Anarchist Studies, Volume 28, pp 7-18; https://doi.org/10.3898/as.28.2.01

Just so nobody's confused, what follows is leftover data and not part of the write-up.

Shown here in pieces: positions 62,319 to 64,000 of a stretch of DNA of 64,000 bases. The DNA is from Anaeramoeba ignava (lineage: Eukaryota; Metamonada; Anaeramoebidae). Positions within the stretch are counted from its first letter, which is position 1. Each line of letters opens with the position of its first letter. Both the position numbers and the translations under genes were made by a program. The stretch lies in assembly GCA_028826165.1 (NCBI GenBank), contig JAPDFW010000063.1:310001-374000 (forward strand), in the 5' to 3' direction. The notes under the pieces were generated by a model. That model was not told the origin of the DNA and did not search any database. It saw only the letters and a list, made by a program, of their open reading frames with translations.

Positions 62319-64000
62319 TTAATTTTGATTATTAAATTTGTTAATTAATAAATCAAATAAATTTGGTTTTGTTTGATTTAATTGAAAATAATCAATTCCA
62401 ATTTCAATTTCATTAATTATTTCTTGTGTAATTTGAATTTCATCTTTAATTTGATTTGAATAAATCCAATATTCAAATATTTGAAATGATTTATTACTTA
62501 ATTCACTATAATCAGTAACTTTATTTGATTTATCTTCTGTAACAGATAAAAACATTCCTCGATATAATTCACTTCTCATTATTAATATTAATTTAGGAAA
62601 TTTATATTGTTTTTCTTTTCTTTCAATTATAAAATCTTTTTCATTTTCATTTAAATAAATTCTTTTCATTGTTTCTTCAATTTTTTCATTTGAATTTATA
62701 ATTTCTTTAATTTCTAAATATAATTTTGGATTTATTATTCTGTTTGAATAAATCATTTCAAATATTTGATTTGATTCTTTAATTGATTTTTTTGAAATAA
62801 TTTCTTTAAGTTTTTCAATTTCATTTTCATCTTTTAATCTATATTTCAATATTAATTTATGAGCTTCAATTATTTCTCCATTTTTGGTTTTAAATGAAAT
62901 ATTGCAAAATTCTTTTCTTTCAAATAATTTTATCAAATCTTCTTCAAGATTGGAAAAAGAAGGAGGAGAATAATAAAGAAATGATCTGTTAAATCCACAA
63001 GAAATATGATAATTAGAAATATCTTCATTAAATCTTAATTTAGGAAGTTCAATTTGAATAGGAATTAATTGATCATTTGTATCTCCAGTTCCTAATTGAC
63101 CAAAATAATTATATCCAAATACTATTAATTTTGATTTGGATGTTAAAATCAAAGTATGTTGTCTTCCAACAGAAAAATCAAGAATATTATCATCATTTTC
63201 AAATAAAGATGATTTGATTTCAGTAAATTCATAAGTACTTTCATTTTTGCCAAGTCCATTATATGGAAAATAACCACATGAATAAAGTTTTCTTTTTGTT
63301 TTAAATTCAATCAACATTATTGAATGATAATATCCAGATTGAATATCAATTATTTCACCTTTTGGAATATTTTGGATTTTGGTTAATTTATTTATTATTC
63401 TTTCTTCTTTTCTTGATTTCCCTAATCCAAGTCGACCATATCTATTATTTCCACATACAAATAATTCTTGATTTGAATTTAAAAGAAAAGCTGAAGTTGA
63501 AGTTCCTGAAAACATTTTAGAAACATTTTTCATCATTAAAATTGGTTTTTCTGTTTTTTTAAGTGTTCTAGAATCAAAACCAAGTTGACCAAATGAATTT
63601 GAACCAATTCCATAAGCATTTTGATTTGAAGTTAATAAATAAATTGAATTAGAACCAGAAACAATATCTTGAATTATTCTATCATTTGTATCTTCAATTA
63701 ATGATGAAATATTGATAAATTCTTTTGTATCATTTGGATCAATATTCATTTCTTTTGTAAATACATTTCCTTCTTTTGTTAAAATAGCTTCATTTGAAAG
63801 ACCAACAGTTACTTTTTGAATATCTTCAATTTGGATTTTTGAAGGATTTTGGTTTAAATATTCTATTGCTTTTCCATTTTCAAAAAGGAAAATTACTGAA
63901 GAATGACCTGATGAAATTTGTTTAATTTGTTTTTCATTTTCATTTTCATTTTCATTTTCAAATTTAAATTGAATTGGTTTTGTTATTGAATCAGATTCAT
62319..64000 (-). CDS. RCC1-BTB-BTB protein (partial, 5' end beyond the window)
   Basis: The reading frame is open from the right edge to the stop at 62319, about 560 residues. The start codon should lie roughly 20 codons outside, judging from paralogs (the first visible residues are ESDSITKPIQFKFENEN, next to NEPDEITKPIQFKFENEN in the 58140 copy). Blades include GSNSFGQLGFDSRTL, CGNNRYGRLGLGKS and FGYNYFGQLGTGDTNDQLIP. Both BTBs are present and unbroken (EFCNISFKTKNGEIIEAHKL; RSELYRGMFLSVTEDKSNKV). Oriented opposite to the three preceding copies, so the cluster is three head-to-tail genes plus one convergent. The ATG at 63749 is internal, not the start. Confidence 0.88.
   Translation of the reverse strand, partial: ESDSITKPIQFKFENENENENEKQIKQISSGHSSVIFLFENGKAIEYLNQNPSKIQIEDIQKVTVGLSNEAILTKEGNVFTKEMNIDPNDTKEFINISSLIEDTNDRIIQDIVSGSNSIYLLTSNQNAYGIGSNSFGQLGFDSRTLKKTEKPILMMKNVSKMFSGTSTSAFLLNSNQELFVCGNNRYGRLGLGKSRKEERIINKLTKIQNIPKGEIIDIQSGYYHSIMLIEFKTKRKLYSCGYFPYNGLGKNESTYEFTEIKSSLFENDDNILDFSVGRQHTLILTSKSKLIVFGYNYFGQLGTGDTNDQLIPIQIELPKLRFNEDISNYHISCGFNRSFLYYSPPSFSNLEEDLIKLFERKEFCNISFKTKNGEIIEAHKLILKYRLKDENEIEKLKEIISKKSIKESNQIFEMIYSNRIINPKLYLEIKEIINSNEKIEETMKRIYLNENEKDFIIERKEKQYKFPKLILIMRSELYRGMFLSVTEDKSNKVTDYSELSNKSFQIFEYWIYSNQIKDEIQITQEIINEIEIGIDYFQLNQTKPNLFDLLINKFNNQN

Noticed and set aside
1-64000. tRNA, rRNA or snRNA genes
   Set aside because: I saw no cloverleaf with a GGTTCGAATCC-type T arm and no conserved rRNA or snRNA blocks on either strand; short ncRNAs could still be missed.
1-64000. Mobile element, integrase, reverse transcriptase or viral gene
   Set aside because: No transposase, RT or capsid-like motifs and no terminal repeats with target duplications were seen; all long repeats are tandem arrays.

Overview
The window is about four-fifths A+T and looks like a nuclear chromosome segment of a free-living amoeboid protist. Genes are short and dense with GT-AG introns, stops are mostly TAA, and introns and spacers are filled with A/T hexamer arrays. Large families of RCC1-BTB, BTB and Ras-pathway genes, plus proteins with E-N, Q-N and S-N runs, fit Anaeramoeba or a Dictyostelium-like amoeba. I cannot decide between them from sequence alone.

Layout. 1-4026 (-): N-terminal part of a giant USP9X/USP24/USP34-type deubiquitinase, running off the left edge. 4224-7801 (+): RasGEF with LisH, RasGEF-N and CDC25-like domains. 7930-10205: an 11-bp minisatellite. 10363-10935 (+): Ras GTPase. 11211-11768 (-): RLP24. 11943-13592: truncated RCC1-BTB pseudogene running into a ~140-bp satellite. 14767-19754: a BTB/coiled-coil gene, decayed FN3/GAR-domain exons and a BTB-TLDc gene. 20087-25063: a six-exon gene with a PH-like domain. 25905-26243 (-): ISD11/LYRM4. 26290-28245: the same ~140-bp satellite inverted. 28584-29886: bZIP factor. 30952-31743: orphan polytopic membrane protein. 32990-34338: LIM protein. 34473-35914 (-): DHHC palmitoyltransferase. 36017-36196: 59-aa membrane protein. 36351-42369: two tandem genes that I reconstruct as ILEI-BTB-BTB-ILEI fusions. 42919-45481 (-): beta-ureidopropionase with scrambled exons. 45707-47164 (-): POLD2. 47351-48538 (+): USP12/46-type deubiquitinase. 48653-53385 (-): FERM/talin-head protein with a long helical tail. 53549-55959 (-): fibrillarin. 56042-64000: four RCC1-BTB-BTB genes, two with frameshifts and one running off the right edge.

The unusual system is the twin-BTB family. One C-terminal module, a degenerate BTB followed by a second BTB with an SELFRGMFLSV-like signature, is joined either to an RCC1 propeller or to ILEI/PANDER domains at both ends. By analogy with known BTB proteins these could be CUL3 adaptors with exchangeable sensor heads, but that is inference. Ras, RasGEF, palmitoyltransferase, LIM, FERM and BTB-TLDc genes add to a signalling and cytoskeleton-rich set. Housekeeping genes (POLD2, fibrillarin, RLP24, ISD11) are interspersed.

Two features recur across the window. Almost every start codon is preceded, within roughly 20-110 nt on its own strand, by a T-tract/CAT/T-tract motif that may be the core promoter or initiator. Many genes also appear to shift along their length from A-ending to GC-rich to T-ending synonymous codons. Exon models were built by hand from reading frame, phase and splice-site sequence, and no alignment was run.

The articles in this special issue frame the question of anarchism and indigeneity as historiography, but also as a commentary on the ways in which examining Latin American pasts can inform contemporary understandings of social movements in the region and beyond. In particular, our hope is that they will provoke further interest and research into how history reflects on the ongoing efforts by revolutionaries today, and by the diverse communities with which they engage, to imagine a future devoid of authoritarian and instrumentalist discourses and practices that continue to reproduce the inequities of state power, capitalist oppression, and colonial domination. The case can be made that while its historiography is in its early stages, anarchists in Latin America historically engaged the communities in which they immersed, in some localities more successfully than others. This issue of Anarchist Studies will show that Bolivia - largely ignored in the English-language literature on the subject - and Peru demonstrated early and ongoing efforts to approach indigeneity among Aymara and Quechua peoples in urban and rural settings (see de Laforcade and Hirsch). In Guatemala, however, which is at the heart of a vast regional geography of diverse Mayan peoples ranging from Honduras to Mexico, and in which the white and mestizo populations are a distinct minority, no such tradition emerged (see Monteflores). Raymond Craib has noted that in Chile, a country on the southern reaches of the Andes that produced a vibrant anarchist culture in the early 20th century, the anarchist archives show virtually no connection between the labour movement and the southern Mapuche peoples of Araucania. Beyond the simple question of whether anarchists acknowledged and engaged in solidarity with indigenous communities, however, there is the more sensitive question raised by Mexican sociologist Josué Sansón on the 'translatability' of anarchist ideas and practices among Peruvian rural communities, which he studied. Sansón argues that the transmission was not 'unidirectional', but rather a 'space of encounter in which some Aymara and Quechua communities received and appropriated them, reinterpreting and adapting them to them their own idioms of resistance in the creation of their own autonomous movements.'